No B.S Friday: Most people think they need to solve two problems with one solution.
I’m thinking about making friendship bracelets out of leather and selling them at the markets (when they open up again.)
I’ve got a passion for it. I like working with my hands. I like the feel of the leather. I like interacting with happy people in a craft market context.
It’s a lifestyle choice really.
I told a friend of mine. Do you know what he said?
“Jon, that’s crazy. That is such a difficult way to make money. It will take up lots of your time. It’s impossible to scale. Chinese producers will monster your margins. The market is really fickle depending on the weather…”
“It will be incredibly difficult to turn that into a viable career.”
And he’s right. Deciding to become a professional friendship bracelet maker would be an incredibly difficult way to make a living.
And is that going to stop me?
Because I’m made all ready. I’ve got a fortune behind me already. It doesn’t matter if I don’t sell a single bracelet. It’s not going to touch me.
I am completely free to follow my passion for bracelet making because I don’t have to make it work financially.
My money gives me freedom.
And there’s something I do that I know a lot of people don’t do when they’re starting out.
I separate my money and my mission.
I see them as two separate things.
When you look at what a good life is, it’s solving two problems. The first problem is how do I survive? How do I gather the resources I need to get by? I call this the money problem.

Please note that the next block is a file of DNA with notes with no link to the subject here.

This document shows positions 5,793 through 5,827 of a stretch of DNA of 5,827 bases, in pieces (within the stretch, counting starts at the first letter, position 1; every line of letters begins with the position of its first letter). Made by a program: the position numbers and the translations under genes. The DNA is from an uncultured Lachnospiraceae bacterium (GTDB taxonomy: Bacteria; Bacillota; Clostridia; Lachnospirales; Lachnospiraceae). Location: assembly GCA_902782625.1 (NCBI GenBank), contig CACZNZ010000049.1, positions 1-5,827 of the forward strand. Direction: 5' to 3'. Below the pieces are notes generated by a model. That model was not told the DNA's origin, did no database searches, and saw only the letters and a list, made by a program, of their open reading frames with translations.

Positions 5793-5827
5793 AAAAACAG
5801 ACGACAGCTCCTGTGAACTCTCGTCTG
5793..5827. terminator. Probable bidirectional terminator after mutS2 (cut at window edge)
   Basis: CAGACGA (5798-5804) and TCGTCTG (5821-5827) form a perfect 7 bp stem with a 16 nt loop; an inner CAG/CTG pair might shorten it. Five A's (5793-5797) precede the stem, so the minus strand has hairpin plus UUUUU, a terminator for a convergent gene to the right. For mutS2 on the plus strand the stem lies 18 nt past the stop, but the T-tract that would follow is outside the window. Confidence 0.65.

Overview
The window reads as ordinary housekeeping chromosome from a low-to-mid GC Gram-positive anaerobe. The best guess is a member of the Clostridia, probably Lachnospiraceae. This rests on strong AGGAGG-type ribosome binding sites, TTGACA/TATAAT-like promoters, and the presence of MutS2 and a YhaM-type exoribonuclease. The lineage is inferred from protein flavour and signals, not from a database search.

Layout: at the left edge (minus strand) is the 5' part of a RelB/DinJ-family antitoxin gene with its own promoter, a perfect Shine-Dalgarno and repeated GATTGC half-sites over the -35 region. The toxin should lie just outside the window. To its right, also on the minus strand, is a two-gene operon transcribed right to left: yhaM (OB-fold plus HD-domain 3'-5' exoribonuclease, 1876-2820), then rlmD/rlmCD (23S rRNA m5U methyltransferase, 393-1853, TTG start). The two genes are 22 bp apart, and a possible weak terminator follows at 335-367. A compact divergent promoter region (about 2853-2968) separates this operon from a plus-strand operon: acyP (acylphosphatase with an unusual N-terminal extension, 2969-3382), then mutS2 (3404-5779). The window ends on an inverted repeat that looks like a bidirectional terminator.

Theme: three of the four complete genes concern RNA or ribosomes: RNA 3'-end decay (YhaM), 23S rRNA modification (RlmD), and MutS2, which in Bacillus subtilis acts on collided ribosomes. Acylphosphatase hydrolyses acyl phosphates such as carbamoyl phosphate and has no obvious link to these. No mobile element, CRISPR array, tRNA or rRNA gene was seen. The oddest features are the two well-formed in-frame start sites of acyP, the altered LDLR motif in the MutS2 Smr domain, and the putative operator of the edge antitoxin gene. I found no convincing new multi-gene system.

The second problem is how do I create a life that’s enjoyable to live? How do I find a way to live with meaning and purpose and joy?
I call this the mission problem.
Now, it’s important to recognise that these are two distinct problems.
Most people try to treat them as if they were a single problem.
I love baking cakes (mission problem), so I’ll set up a cake shop (money problem).
I love being fit and dancing (mission problem) so I’ll become a dance teacher (money problem).
I love helping people (mission problem) so I’ll become a therapist (money problem).
The trouble is that most mission solutions are terrible money solutions.
Like friendship bracelets. It’s a perfectly lovely solution to the mission problem. It’s a terrible solution to the money problem.
So what I would encourage everyone to do is to keep these problems separate in your mind – you need money and you need to have mission – but they don’t need the same solution.
And the reality is that if you find a way to solve the money problem for good – and this is what wealth is – a permanent solution to the money problem – then you are completely free to follow your passions.
And your passions can be whatever they want to be, without feeling the pressure to make money as well.
Keep your money and your mission separate.
Then you’ll be free.